If you were there in the 70’s, this was it:
C. Peter Wagner has a rather controversial proposal for ridding the world of the unscriptural office of theologian in the Jan/Feb issue of Ministry Today (excerpt here). His argument is twofold: one, the office is not listed in the Ephesians 4:11 leadership list and two, declaring the position of theologian risks the further division of laity and leadership. While the article uses vignettes mainly drawn from his experience in academia, Wagner is not shy about calling for the Church as a whole to do away with this unecessary oracle/interpreter.
This would be fine if all members of the body were to devote themselves fully to the division of the Word, having a full understanding of the development and backgrounds of competing schools of interpretation and doctrine, but it seems unlikely. The pastor and teacher office are the most likely to take up the theologian mantle when the first stone flies but then, doesn’t this make them theologians? I’m not quite ready to give up the wisdom and research of those who have devoted themselves to the study of the intricacies of God’s Word as I would prefer to convert their work into application which can serve my congregation and our community.
How exactly does one develop a taste for a gently singed piece of human flesh? Perhaps it tastes different when washed down with a shell of especially bitter kava. To discover the answer to this pressing question and others (how big can a human foot get when bitten by a centipede) you’ve got to throw your shorts, t-shirts, and flip-flops into a backpack and venture to the South Pacific archipelagoes of Vanuatu or Fiji. If that jaunt is not in the cards for the foreseeable future, you can pick up J. Maarten Troost’s Getting Stoned with Savages for a recounting of his burgeoning family’s adventures as they resettle into island life.
While serving as a PSA warning against the obviously addictive qualities of kava, an island intoxicant with mysteriously hallucinatory effects, the humorous story is filled with extended vignettes of South Pacific life. Troost is no stranger to island life, having recounted a previous stay on Tarawa before moving back to city life in the United States in his book The Sex Lives of Cannibals. Even so, the transition from Washington D.C. to Vanuatu serves to deromanticize the island life. This is not a journey into the heart of darkness surrounded by hotel bars, nicely tiled swimming pools, and gently swaying palm trees. Rather, it is the reality of muddy roads, shark filled lagoons that slyly beckon the swimmer in, forays into the village kingdoms of various chiefs, and of course, kava enhanced sunset watching.
Troost has an O’Rourkean twist to his humor, bringing his encounters with people and events to life for the reader without the ugly cynicism of so many who long for the hipster travel-food-entertainment-writer label. He is as likely to befriend the locals as he is to find himself making cultural faux paus that build walls (apparently it is in poor taste to hoist your new baby aloft and claim him as your chief, go figure!) The island nations will not be distributing this book as a vacation advertisement but you and I can travel vicariously through it. Oh, and be discerning on Fiji when proposing a date…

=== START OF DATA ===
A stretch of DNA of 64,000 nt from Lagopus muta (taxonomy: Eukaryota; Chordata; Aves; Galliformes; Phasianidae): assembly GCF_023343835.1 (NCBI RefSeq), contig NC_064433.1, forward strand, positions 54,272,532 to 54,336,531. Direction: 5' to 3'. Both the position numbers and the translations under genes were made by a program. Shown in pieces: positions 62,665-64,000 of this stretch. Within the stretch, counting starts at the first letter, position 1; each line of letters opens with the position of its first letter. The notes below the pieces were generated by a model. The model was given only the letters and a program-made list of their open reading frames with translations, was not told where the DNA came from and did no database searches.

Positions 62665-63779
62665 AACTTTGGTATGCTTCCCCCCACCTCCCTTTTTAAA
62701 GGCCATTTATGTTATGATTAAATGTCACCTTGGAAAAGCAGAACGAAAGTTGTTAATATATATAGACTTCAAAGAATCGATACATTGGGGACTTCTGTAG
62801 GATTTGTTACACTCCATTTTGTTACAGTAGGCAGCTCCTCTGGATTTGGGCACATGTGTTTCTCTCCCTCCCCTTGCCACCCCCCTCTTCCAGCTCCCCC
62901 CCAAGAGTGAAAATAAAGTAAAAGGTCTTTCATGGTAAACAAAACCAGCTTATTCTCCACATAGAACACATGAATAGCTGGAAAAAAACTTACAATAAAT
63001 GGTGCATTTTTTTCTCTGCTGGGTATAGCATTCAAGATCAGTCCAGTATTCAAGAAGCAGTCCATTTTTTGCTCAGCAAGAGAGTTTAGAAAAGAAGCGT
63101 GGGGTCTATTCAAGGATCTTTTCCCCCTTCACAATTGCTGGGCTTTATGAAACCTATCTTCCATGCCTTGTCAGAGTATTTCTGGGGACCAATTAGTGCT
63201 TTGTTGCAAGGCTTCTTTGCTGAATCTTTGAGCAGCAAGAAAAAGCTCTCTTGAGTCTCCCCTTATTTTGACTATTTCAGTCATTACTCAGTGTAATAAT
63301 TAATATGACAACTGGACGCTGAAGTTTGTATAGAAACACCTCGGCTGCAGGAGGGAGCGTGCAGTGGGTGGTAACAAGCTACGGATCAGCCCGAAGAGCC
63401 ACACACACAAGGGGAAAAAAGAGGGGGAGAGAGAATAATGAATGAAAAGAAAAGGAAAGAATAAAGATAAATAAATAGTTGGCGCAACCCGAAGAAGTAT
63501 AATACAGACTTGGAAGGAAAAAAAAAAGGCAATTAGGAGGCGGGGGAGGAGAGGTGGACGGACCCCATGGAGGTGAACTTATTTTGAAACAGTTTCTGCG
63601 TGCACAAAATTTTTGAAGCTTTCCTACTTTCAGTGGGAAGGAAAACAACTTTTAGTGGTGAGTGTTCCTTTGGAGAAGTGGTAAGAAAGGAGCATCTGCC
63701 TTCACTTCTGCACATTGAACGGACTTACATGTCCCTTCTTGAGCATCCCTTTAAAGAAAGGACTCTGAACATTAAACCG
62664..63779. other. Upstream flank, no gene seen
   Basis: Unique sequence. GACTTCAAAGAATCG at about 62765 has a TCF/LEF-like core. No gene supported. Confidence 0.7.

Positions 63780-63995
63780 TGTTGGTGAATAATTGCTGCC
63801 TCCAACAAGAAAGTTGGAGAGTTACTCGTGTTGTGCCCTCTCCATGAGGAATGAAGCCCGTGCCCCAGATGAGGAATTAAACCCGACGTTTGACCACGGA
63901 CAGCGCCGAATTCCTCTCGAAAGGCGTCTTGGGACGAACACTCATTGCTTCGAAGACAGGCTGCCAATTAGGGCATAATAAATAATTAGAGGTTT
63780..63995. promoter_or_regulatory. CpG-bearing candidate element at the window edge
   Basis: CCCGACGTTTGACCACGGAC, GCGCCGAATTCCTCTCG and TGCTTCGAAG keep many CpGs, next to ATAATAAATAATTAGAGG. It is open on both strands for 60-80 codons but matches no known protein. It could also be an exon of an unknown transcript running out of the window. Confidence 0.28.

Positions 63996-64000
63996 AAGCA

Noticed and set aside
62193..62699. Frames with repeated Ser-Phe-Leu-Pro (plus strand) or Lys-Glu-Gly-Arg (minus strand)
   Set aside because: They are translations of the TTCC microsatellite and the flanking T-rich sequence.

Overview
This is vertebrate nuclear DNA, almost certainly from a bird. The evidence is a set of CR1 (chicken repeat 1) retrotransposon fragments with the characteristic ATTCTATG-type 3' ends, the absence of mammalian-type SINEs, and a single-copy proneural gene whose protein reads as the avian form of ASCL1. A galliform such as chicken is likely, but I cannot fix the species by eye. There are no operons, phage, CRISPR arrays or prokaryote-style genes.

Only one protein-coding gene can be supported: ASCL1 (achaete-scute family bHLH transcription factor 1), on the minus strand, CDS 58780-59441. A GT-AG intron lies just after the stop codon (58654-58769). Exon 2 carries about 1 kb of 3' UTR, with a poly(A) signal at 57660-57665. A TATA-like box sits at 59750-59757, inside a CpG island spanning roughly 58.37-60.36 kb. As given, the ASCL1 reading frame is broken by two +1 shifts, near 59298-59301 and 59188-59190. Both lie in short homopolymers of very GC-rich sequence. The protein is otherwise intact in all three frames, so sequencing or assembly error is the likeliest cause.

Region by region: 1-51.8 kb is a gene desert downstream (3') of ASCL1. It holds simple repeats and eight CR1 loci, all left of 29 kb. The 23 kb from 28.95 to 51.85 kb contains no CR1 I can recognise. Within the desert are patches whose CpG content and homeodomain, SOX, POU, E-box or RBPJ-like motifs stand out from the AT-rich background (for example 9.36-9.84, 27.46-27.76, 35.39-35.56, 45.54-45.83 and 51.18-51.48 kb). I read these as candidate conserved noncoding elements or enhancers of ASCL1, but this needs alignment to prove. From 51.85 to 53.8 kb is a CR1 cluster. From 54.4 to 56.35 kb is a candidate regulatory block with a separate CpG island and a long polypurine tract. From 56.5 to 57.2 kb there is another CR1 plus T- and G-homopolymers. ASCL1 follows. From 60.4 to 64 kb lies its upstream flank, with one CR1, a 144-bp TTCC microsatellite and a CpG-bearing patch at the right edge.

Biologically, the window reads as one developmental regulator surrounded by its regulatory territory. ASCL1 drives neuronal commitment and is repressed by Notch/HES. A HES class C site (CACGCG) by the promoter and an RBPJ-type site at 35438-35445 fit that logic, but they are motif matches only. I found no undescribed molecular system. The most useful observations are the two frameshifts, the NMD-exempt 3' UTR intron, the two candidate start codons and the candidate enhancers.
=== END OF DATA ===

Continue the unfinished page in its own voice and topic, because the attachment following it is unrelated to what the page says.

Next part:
Dave and Eddie back together again for a Van Halen reuinion tour. The countdown begins…how long can this possibly last?
Snow forecast for the sixth week in a row but hope springs eternal. The Rockies’ first spring training game is in five short weeks…
I wonder if the monergism/synergism debate even needs to occur. In the long run, who really cares except those who engage for fun or profit in the theological underpinnings of the Christian faith? Pastors, professors, and prognosticators have a vested interest in taking a position on one theological system or the other but the effect on the young man who will sit in the front row this Sunday morning is what I’m most concerned about. Does he care? Should he care?
Paul writes twice in his letter to the Philippians on the profitability of putting aside theological debate for the good of the Church. In 1:15 – 18 he muses about his imprisoned state and the free ability of others to preach Christ for their own personal gain. With sincerity in view, Paul raises his shackled arms wide and says, who cares who preaches the gospel, so long as it gets preached. The motivation behind the act is dismissed as long as Christ gets the glory.
In 3:15 – 16 Paul moves the debate from the terrestrial to the heavenly by saying that theological discourse will eventually be resolved by God himself. Can we, in our ‘free will’, release the grace debate to God to be sorted out? If we place Christ and His Church above our need to self-identify the result might be an additional skip in our step as we labor in our portion of the Missio Dei. Just thinking…
Today concludes the week of prayer for unity in the church. Few state the need for an undivided body more eloquently than Paul who writes “As a prisoner for the Lord, then, I urge you to live a life worthy of the calling you have received. Be completely humble and gentle; be patient, bearing with one another in love. Make every effort to keep the unity of the Spirit through the bond of peace. There is one body and one Spirit — just as you were called to one hope when you were called — one Lord, one faith, one baptism: one God and Father of all, who is over all and through all and in all.” (Eph 4:1-6)
Our prayers should reflect on the One we reflect and the image that want to display as His church.